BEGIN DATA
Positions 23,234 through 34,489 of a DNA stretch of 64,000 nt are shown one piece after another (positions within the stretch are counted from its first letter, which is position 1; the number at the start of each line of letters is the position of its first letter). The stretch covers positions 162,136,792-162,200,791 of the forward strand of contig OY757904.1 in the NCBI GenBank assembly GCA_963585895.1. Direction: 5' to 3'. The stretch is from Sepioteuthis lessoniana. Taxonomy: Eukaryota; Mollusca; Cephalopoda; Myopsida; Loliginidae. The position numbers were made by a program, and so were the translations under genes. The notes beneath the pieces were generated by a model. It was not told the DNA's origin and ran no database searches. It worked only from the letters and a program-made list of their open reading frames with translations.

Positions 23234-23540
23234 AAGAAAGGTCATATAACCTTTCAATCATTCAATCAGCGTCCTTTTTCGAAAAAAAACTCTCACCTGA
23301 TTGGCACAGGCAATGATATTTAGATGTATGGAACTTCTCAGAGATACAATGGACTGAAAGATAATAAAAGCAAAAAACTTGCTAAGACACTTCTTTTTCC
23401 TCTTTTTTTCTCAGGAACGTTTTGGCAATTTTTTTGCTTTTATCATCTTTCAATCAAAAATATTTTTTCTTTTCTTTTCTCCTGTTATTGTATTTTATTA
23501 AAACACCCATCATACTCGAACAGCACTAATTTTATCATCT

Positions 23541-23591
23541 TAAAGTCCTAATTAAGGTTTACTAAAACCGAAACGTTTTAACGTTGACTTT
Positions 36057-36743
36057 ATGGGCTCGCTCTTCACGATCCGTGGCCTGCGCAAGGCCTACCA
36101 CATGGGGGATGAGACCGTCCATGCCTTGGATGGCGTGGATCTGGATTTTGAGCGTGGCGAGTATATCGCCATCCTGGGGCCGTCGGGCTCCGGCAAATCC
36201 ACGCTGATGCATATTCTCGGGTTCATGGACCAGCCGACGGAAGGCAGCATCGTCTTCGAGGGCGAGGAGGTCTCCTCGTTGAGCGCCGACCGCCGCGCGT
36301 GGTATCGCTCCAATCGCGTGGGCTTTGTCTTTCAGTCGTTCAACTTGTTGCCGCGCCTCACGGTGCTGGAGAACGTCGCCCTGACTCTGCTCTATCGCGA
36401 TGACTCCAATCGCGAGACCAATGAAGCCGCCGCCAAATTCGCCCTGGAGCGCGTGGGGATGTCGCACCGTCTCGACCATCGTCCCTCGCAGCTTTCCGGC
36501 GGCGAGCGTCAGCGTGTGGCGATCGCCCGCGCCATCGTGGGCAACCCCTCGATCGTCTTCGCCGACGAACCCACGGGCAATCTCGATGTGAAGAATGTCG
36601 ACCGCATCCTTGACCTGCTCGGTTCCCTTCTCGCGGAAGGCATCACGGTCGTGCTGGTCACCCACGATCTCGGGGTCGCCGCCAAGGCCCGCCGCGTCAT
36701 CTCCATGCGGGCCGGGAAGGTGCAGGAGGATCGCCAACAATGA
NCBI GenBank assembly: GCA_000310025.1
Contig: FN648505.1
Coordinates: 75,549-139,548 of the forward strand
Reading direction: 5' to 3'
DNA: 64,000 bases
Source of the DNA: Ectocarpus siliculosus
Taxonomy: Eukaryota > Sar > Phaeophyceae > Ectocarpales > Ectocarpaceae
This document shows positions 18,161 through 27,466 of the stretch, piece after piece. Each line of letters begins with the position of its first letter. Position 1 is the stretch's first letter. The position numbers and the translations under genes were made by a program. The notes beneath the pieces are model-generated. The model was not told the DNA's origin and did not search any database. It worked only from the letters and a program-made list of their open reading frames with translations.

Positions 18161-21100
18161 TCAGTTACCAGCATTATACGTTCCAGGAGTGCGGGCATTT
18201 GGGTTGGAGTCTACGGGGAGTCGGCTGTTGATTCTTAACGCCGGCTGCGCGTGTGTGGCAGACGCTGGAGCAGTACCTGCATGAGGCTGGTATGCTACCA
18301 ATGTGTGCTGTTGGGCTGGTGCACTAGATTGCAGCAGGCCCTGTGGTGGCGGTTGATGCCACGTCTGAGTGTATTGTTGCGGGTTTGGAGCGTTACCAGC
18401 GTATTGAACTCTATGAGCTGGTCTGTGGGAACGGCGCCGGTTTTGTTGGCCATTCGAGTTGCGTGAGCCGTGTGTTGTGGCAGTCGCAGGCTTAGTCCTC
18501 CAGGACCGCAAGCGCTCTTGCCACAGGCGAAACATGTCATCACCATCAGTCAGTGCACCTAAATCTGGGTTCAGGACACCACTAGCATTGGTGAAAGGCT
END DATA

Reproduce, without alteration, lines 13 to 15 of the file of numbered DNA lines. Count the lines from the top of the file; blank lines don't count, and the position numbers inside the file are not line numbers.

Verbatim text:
36301 GGTATCGCTCCAATCGCGTGGGCTTTGTCTTTCAGTCGTTCAACTTGTTGCCGCGCCTCACGGTGCTGGAGAACGTCGCCCTGACTCTGCTCTATCGCGA
36401 TGACTCCAATCGCGAGACCAATGAAGCCGCCGCCAAATTCGCCCTGGAGCGCGTGGGGATGTCGCACCGTCTCGACCATCGTCCCTCGCAGCTTTCCGGC
36501 GGCGAGCGTCAGCGTGTGGCGATCGCCCGCGCCATCGTGGGCAACCCCTCGATCGTCTTCGCCGACGAACCCACGGGCAATCTCGATGTGAAGAATGTCG